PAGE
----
Joseph WeizenbaumEdit

[1923-2008] Immigrated to American from Nazi Germany during at 13; became a professor emeritas of computer science at MIT (began there in 1964). Coded that famed DOCTOR: ELIZA program, the first convincing chatterbot. ELIZA was a language analysis program, produced in 2 tiers--a language analyzer and a script (a set of rules that defines the conversational context). She "like Eliza of Pygmalion fame it could be taught to speak increasingly well." (369). ELIZA was popular at MIT because "most other programs could not vividly demonstrate the information processing power of a computer" to visitors lacking computation or math skills and because it required interaction--perhaps not unlike Spacewar! [1962] functioned (370).

The discussions regarding the "humanness" of this program and the eventual production of fully realized A.I., occupied much of Weizenbaum's later written work. He was often positioned as a couterpoint to Kenneth Colby, the Stanford psychiatrist who wanted to use computers in the theraputic situation, helped Weizenbaum with initial designs for ELIZA, and was the force behind the far more advanced chatterbot, PARRY. Weizenbaum's writing carries in intense humanism, and throughout his life he was concerned with the dire consequences of conflating human and machine.

Weizenbaum's work was part of larger Cold War investments in computer science funded by the U.S. government, which were especially prevalent at MIT.

Computer Power and Human Reason [1976]Edit

*this is not an entry on the full book, but on the cut from The New Media Reader*

In this influential book, Weizenbaum uses the responses to ELIZA to argue that "a line dividing human and machine intelligence must be drawn," or else there is no point to understanding our humanity (371). Weizenbaum writes to address "my own shock [...] by some people who insisted on misinterpreting a piece of work I had done" (368). ELIZA becomes a "parsimonious way" of identifying certain concerning issues (369).

He defines his 3 shocks in relation to ELIZA:
1. Psychiatrists wanted to use it as an automated therapist. Weizenbaum believes this process requires empathy, an "engaged human being acting as a healer" (370)
2. People became emotionally involved with ELIZA and anthropomorphized her (the famous secretary story). Weizenbaum notes human attachment has trascended the machine (cars, computers) and can now be applied to the program; attachment doesn't require unique material presence.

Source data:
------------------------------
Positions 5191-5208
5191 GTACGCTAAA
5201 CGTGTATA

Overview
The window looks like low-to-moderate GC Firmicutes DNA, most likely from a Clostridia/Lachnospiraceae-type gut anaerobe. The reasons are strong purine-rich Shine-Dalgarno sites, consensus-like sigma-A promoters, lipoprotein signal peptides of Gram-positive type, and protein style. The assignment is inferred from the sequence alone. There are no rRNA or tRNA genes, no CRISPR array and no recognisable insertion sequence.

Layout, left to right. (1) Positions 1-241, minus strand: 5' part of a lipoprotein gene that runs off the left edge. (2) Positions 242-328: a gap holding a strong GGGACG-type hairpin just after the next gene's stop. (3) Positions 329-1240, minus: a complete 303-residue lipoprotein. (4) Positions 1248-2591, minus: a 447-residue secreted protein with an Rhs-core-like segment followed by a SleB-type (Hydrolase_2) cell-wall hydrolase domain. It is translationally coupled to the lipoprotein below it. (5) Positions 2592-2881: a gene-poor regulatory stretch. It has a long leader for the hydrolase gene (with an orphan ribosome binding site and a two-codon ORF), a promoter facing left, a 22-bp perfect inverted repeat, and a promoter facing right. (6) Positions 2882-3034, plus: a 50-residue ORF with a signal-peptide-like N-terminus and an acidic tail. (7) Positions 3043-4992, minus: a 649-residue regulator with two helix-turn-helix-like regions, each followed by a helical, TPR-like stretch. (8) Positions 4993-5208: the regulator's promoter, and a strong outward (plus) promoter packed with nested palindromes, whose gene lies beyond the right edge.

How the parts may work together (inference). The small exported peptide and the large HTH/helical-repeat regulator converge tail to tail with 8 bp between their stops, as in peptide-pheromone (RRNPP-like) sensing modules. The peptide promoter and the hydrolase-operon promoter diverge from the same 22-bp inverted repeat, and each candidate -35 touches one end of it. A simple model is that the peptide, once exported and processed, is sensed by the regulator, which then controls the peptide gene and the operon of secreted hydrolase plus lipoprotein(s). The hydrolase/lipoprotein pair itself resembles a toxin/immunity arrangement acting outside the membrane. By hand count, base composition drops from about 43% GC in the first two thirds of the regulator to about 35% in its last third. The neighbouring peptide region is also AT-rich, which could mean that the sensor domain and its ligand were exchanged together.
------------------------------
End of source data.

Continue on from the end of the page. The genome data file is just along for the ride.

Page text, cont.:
3. People believed it showed a solution to the problem of computers understanding natural language. Weizenbaum asserts that it proves the importance of context.

These 3 shocks in turn provoke a series of questions (371):

  • What are scientists responsibilities in regards to publicizing his work (by publishing the ELIZA script, Weizenbaum unwittingly opened the A.I. can of worms)?
  • To who is the scientist responsible?
  • What about the computer brings the view of man as machine to a new level of plausibility (that machines can now supposedly mimic our intellectual and not just physical function)

Man as ClockworkEdit

Weizenbaum's philosophical extrapolation was that if man could not reasonably divide himself from machine, then man threatened to only see himself as mere clockwork, an organic mechanism that can be broken down and fully copied. While man does integrate machines into perceptual and kinesthetic habits, it is sloppy to presume a machine is analogous to how man thinks. This anxiety over viewing man as regulated and systematic brings up larger themes of Modernist functionality and the processes that ordered the Holocaust, which would reasonably occupy Weizenbaum's perspective.


Computers have reinforced and amplified the antecedent pressures the drive man's rationalistic view of the world and mechanistic view of himself. Thus, Weizenbaum's interest is not in ELIZA or even the computer, but in the larger questions and concerns that the computer amplifies. He articulates 2 camps in this discussion: computers do all, versus there must be a limit to computers. This debate is about whether or not "every aspect of human thought is reducible to a logical formalism [...] entirely computable" (373). Prior to these technologies, the systems of thought that governed man were juridical, defining relations between men and nature. Religious systems are invested in man's autonomy and responsibility. Spiritual cosmologies of science, however, are "infected by the germ of logical necessity [...] claim to say how things are and must necessarily be. They convert truth to provability" (not unlike the imperative of the Foucauldian truth-sky) (373). Regardless of how intelligent a computer may mange to be, some acts of thoughts ought to be the domain of a human. Weizenbaum identifies science as a addictive drug (and MIT as a "temple of technology") that sold us the age of rationality, but we have confused it with logicality. Weizenbaum writes: "the rationality-as-logicality equation, which the very success of science has drugged us into adopting as virtually an axiom, has led us to deny the very existence of human conflict, hence the very possibility of the collision of genuinely incommensurable human interests and of disparate human values, hence the existence of human values themselves" (the implication is that for a "logical" system, all disagreement is a communication problem--it suggests the Holocaust was not a matter of fundamentally incompatible human values) (374). This suggests logicality is an ideologicalsystem. Weizenbaum invests in human values, and says in no way can science disprove human values because if human values are illusory, so is sicnece, as it is knowledge garnered from man's own formal systems. "Belief in the rationality-logicality equation has corroded the prophetic power of language itself. We can could, but we are rapidly forgetting how to say what is worth counting and why" (375).